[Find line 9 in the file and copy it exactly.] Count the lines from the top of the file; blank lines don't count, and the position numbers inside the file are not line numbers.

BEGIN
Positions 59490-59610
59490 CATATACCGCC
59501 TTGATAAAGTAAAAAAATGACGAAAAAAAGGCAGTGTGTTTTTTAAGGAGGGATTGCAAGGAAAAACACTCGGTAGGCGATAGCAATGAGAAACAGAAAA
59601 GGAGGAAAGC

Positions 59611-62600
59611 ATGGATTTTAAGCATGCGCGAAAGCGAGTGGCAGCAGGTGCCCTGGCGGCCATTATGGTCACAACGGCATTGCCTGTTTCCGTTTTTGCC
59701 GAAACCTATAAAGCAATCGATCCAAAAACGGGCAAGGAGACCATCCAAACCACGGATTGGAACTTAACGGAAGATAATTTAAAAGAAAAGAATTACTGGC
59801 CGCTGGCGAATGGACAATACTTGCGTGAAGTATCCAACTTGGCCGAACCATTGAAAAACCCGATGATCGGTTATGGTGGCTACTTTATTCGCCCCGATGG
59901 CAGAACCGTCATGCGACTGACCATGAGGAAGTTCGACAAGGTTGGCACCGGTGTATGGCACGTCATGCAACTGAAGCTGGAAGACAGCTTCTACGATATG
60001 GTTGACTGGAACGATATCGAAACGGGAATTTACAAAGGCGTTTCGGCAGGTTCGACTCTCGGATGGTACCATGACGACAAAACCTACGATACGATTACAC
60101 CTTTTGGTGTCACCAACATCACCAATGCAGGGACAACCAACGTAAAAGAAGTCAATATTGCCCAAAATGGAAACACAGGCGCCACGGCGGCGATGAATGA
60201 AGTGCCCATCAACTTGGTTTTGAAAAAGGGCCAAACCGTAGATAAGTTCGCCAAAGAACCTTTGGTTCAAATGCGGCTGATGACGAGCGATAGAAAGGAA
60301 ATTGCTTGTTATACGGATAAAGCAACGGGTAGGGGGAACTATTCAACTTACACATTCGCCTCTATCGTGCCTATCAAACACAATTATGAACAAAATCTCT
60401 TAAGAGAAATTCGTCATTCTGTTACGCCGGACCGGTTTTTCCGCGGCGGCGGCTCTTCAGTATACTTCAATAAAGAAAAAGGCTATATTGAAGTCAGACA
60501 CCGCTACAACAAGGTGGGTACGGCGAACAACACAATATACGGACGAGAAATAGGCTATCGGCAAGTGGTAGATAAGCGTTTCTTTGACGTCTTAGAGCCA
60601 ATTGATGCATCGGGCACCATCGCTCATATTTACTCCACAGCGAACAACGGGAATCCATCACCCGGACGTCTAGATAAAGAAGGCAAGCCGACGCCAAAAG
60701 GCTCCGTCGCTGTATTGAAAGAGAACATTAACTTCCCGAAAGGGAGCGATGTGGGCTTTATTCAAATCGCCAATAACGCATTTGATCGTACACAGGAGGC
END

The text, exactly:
59901 CAGAACCGTCATGCGACTGACCATGAGGAAGTTCGACAAGGTTGGCACCGGTGTATGGCACGTCATGCAACTGAAGCTGGAAGACAGCTTCTACGATATG